How Microscopes Work
Print How Microscopes Work Reading Comprehension with Sixth Grade Work
Print How Microscopes Work Reading Comprehension
||edHelper's suggested reading level:
||grades 6 to 8
||Flesch-Kincaid grade level:
||convex, determined, eyepiece, negatively-charged, objective, magnification, multiplying, wavelength, atom, electron, original, optical, lead, power, inward, scientist
How Microscopes Work
By Cindy Grigg
1 Inventions often lead scientists to make new discoveries. One of the most important discoveries in life science was the microscope. A microscope is used for looking at things too small to be seen with just our eyes. A light (also called an optical) microscope uses a convex lens to bend light rays. A convex lens is a lens that bends outward. It is thicker in the middle than at the edges. This shape causes light rays to bend inward and meet at a point. When you look at an object through a convex lens, the object looks larger. A light microscope might have a single lens or more than one lens. If it has more than one lens, it is called a compound microscope.
2 The eyepiece is the part of the microscope you look through. There is a lens in the eyepiece which usually has a magnifying power of 10X. The other lens is located in a part called the objective. Usually there are two objectives. One is high power and the other is low power. The magnifying power of the objectives can be found by looking on the side of each objective.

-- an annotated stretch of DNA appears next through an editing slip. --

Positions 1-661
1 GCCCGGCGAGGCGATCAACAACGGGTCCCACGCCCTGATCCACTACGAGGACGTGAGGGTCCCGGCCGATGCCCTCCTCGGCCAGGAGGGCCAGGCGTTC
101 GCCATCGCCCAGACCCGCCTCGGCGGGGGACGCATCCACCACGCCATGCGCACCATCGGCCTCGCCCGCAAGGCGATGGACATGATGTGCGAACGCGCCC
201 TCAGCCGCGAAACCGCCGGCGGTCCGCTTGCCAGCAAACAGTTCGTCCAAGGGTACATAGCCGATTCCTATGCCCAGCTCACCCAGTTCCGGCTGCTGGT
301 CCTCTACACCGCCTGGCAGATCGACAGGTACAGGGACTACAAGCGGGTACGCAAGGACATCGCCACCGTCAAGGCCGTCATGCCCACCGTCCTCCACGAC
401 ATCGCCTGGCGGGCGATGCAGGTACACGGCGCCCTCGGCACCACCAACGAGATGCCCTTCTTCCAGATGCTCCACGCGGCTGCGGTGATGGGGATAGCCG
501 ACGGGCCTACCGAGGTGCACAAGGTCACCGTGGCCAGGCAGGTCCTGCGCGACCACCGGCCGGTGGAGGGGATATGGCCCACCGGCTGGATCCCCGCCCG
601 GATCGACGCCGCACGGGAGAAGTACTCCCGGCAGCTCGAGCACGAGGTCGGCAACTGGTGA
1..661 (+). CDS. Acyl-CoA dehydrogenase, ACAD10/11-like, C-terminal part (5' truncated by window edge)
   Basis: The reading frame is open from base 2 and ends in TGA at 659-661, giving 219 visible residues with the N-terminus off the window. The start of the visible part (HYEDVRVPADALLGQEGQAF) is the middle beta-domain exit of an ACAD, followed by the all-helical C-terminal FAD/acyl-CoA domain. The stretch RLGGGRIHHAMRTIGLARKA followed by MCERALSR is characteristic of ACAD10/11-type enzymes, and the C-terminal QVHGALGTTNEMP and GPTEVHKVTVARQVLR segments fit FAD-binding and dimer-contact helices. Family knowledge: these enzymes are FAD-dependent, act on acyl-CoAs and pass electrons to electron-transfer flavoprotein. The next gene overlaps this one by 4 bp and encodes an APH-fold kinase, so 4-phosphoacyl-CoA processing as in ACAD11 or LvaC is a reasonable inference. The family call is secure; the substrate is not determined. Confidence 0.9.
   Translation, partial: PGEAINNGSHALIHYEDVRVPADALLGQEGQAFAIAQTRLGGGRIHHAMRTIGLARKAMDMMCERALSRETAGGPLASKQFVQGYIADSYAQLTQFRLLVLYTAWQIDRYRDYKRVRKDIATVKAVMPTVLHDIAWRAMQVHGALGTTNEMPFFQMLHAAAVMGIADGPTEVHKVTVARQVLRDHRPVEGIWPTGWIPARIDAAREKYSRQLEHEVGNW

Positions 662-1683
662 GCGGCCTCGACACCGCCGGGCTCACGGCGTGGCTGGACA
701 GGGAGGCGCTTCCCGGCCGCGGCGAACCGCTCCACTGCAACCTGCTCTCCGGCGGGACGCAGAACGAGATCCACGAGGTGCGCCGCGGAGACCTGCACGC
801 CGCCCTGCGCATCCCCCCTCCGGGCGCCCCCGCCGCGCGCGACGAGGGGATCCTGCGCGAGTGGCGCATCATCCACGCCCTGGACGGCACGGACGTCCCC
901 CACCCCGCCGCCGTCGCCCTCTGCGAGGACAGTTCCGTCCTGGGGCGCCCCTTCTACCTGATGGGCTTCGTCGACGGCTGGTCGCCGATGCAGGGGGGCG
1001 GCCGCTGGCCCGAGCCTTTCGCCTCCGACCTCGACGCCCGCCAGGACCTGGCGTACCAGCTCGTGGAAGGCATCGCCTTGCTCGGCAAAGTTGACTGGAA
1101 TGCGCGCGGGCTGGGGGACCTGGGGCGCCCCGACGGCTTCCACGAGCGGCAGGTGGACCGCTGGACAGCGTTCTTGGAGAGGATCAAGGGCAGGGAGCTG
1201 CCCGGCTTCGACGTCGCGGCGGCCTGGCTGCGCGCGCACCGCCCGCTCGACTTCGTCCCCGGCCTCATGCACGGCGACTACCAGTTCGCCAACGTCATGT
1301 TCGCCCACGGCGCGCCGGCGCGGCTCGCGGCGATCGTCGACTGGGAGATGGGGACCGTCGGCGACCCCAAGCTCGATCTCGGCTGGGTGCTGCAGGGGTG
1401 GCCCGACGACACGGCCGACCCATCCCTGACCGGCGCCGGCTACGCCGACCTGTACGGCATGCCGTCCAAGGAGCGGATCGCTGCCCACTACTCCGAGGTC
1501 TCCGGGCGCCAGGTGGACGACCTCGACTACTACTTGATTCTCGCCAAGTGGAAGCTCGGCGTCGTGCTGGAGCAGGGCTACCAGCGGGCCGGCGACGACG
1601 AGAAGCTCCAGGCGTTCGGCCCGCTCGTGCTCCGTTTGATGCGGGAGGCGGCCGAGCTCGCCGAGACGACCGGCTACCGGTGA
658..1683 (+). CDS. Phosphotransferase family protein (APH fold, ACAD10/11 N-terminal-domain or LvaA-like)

3 A compound microscope has two or more lenses. The magnification power of a compound microscope is determined by multiplying the powers of the lenses. For example, if one lens has a magnification power of 10X and another lens has a magnification power of 40X, the microscope's magnification power is 400X. An optical microscope usually has at least three different objective lenses so that different magnifying powers can be chosen.
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